Image courtesy of Rolls-Royce
This summer Rolls-Royce is returning to Sardinia’s most exclusive destination, Porto Cervo, for its fourth annual Summer Studio. Hosted by the marque’s Private Office, the Summer Studio offers those frequenting the island the chance to view the latest Rolls-Royce models in the marque's sophisticated summer lounge, enjoy an aperitif overlooking the beautiful marina and even take the newest Dawn or Wraith for a spin.
While there’s plenty to enjoy all summer, if you’re in the area from August 9 - 23 you’re in for an extra special treat as its latest creation, the new Rolls-Royce Phantom, will be on display at the Summer Studio. Debuted in London in late July, the eighth generation of this iconic motor car pushes the boundaries of bespoke luxury and is in a class of its own when it comes to luxury automobiles. Its presence in Porto Cervo will mark its first appearance outside of England and shouldn’t be missed.
For more information and to register your interest in a private appointment or test drive, visit www.rolls-roycemotorcars-portocervostudio.it or the Studio at your convenience.
Located on the north west coast of Sardinia near the town of Alghero, Neptune’s Grotto is a sea cave famous for its impressive stalactite formations and providing the set for 1978 sci-fi film Island of the Fishmen. The only entrance to the cave is found a metre above sea level at the base of the Capo Caccia cliffs with access available either by boat or a staircase cut into the hillside in 1954. Keen scuba divers should also make time to visit the underwater caves in the area, the biggest of which is the Nereo cave, which are only accessible from the sea.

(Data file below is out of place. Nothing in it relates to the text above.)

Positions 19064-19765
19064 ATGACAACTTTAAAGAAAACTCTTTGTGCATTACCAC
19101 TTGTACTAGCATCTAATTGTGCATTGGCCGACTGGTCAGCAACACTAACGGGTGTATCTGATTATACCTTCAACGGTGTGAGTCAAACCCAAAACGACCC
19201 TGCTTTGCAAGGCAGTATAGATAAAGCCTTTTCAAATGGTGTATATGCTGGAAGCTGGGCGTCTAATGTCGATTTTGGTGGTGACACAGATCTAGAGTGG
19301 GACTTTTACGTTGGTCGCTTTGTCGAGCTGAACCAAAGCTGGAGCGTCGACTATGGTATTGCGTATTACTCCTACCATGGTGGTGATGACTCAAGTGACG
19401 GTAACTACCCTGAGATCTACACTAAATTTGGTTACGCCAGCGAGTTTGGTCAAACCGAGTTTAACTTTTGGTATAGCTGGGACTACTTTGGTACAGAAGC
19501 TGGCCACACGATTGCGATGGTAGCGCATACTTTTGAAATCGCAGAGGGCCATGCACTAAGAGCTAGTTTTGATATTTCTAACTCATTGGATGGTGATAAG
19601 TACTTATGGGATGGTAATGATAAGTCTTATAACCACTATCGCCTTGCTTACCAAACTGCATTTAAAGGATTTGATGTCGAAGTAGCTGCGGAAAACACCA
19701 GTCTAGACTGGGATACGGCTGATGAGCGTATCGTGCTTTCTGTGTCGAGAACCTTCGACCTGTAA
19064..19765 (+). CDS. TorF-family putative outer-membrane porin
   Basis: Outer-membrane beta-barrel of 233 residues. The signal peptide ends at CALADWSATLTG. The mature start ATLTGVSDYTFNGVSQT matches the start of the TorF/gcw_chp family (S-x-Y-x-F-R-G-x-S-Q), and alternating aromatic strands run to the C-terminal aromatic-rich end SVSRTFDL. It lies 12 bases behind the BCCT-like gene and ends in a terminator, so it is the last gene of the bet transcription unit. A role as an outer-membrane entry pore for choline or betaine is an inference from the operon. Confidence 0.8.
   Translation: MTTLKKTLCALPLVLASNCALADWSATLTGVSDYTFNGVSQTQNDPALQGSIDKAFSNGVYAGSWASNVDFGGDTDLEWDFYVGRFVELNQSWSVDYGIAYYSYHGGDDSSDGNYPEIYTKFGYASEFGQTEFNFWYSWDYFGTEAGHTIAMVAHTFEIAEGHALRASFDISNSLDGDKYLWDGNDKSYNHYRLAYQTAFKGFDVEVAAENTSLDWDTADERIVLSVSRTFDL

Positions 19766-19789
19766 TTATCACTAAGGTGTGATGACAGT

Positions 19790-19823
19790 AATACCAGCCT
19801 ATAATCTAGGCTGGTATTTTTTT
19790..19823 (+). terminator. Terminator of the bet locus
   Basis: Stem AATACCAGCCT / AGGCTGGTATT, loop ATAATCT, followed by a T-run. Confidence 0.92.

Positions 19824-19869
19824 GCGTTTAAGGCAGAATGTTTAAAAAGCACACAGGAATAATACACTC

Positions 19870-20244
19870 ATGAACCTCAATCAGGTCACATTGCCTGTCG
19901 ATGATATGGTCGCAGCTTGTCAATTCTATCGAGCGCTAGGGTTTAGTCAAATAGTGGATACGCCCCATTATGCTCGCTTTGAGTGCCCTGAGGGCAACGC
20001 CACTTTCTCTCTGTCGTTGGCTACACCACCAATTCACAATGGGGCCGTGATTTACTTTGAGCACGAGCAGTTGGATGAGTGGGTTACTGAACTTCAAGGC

History buffs looking to add a little education to their Sardinian vacation should be sure to head to Nora, an archaeological site on the peninsula of Pula where the remains of ancient Roman and pre-Roman towns can be found. Said to be the first city founded in Sardinia, the earliest ruins date back to the late 9th century BCE when Nora was a flourishing city under Phoenician rule.
After invasion by the Romans, the town became a simple fort before eventually being abandoned. The area is now open to the public as an open air museum and the remains of the amphitheatre are occasionally used for concerts during the summer months.
Image courtesy of S'Apposentu
No visit to Sardinia would be complete without sampling some of the region's finest foods. Famed for its honey, olive oil and myrtle liquor, local markets are a great place to find traditional ingredients but if you’re after something a little more refined then book a table at S’Apposentu. Originally opened by head chef Roberto Petza in the city of Calgiari, in 2010 Petza moved the restaurant to the tiny village of Siddi and in 2013 S’Apposentu was awarded a Michelin star. Located in an historic palace, vegetables are grown on site while meat and fish for Petza’s modern Italian cuisine is sourced from the Calgiari market.
In the mood for a little culture but can’t decide between a museum and an art gallery? The Cittadella dei Musei (Citadel of Museums) in the southern city of Cagliari is home to the National Archaeological Museum, the National Picture Gallery, the Anatomical Waxwork Collection and the Siamese Art Museum. Housed in the former Royal Arsenal in the city’s Castello district, whether you fancy fine art, Nuragic bronzes or detailed animal sculptures from the 19th century, there’s something to suit every taste.